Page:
7. Now, inhale from your right nostril for 4 counts, close your right nostril and hold your breath for as long as you can, say 10 counts, then, release your ring finger and exhale from your left nostril for 8 counts.
  8. This completes one cycle. You can do this for 3 cycles to begin with and slowly increase it as per your comfort levels.

The inhalation, holding, and exhalation should be gentle, and not forced. Enjoy the smooth flow of air in and out of your breathing tract. This will help your passageway clear up and enable you to sing without obstruction.


This pranayama infuses your body with oxygen, purifies your energy channels, clears your breathing tract and enables a smooth vocal performance. It also calms you and helps you focus better. 

B. Chant A-U-M

Estimated Time: 3-4 mins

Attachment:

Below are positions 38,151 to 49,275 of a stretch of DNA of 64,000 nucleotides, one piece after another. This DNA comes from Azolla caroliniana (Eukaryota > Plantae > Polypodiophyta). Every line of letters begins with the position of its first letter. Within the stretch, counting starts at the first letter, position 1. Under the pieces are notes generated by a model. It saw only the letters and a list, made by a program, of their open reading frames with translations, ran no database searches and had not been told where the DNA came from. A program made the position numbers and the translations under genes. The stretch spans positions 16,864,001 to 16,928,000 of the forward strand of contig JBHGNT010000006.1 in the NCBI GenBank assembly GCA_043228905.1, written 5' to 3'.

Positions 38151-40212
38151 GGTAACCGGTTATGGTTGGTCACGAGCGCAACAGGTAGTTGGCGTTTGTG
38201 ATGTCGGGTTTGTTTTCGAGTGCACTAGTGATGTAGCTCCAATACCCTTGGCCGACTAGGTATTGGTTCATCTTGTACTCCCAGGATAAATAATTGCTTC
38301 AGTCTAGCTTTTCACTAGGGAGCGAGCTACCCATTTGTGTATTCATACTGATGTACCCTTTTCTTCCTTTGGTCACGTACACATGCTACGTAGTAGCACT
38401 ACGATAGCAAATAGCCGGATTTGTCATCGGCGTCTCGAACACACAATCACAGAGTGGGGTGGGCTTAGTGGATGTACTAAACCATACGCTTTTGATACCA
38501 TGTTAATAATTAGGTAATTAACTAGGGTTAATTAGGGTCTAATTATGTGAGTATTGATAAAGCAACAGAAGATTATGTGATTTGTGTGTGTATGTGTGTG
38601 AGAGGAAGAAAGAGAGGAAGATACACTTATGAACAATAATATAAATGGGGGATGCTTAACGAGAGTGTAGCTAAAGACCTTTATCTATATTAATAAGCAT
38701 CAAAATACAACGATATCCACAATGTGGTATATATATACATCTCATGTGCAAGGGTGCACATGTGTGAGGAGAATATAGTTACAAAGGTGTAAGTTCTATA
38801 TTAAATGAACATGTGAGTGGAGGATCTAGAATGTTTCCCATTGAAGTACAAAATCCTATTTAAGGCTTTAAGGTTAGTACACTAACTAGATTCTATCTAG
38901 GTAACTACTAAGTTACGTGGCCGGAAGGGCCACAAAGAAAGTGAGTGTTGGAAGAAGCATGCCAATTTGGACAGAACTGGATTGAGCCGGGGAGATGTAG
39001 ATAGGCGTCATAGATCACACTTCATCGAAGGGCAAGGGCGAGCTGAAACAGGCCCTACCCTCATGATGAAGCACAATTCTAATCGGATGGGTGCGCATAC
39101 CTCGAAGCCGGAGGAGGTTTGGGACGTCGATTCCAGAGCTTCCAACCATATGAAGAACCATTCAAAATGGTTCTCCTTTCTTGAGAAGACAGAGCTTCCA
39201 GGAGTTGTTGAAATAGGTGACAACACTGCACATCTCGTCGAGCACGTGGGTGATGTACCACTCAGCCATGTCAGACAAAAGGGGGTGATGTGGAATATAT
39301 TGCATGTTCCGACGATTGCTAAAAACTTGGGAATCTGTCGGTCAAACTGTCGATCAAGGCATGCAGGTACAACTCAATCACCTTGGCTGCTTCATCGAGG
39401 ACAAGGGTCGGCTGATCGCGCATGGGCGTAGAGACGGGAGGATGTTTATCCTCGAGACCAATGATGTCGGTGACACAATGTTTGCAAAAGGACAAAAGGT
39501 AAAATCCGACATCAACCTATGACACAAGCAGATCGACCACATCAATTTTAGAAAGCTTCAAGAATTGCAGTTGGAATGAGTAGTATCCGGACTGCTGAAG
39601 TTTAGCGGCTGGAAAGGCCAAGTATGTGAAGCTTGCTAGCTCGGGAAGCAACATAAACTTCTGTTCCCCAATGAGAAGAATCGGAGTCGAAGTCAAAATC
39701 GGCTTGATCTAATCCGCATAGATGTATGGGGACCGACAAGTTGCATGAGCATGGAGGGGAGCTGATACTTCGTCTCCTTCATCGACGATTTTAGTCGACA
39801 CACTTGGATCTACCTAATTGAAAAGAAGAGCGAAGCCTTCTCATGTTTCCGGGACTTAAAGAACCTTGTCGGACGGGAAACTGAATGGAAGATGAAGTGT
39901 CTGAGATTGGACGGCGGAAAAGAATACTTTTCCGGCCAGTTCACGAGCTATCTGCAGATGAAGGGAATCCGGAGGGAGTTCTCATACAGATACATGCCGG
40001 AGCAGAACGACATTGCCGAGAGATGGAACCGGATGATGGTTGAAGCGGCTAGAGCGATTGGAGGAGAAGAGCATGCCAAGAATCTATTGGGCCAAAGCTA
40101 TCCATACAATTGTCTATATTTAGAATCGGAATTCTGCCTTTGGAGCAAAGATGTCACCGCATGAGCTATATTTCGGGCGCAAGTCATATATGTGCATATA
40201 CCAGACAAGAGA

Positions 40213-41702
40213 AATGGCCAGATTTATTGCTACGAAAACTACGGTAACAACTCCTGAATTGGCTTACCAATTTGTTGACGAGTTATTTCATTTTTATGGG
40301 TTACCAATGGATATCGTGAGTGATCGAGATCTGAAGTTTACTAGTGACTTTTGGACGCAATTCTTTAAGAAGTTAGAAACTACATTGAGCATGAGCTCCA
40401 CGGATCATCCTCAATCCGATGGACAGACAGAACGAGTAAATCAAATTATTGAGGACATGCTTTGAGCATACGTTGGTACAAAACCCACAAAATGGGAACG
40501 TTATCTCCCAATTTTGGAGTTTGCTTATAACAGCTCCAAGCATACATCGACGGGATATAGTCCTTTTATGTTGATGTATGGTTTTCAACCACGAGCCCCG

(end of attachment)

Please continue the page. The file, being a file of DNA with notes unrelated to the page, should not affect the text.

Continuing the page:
The sound ‘Om’ actually consists of the syllables A-U-M. Here, you bring out your voice from your abdomen, from where it travels to the heart muscles and then culminates at the throat. 

Aum for singing

How to do it

Sit on a mat or a chair with your spine erect, your hands in chin mudra, and sing Aaaaa… from the pit of your stomach, then produce Oooo…sound from your lungs, and then Mmmm…sound from your lips. Enjoy the vibrations and feel the clarity in your voice.


This will clear your passageway as well as make you calmer and more peaceful from within. A steady voice is more possible this way. It helps singers produce a deep tone. The vibrations that this sound evokes also help you feel relaxed. In this state, your voice is strong and steady. It’s like the sentry who clears the path for a dignitary, in this case, your voice!

C.  Lion’s Breath   Estimated Time: 5 mins

Lions breath for singing voice

How to do it

  1. Sit on your heels with your knees bent. (You can also sit cross-legged if that is more comfortable for you.) 
  2. Now lean forward, and come to a table-top position resting on all fours. 
  3. Inhale deeply. 
  4. Next, open your mouth wide, stick out your tongue, stretching it down to your chin.